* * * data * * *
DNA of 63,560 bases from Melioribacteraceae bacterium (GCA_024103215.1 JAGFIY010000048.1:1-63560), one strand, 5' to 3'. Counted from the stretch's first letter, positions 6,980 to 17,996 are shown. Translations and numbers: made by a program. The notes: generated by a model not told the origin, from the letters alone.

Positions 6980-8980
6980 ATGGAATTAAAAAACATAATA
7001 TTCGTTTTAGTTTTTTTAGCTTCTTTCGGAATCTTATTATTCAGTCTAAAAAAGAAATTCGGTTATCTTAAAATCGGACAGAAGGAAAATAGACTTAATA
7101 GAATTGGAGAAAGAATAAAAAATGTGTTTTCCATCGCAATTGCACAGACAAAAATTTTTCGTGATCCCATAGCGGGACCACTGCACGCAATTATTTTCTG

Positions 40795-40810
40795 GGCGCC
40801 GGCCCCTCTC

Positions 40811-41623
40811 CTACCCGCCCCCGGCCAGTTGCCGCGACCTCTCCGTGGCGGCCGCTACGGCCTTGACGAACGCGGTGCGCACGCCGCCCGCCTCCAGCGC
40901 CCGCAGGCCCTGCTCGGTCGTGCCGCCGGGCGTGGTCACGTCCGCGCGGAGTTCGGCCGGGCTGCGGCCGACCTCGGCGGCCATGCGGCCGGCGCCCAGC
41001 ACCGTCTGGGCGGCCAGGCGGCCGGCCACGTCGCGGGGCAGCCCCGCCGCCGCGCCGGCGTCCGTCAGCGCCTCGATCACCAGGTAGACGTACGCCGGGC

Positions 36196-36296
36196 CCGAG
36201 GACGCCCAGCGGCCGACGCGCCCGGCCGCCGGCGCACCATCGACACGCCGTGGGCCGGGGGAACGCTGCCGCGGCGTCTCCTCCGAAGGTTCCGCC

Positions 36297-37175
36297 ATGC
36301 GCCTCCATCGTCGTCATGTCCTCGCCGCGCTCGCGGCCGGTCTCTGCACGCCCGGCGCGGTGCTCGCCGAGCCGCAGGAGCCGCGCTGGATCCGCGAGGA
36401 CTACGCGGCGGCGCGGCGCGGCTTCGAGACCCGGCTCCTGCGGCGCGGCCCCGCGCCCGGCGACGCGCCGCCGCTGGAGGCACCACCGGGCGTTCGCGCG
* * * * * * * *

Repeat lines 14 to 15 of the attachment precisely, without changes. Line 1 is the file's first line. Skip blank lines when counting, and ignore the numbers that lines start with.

36196 CCGAG
36201 GACGCCCAGCGGCCGACGCGCCCGGCCGCCGGCGCACCATCGACACGCCGTGGGCCGGGGGAACGCTGCCGCGGCGTCTCCTCCGAAGGTTCCGCC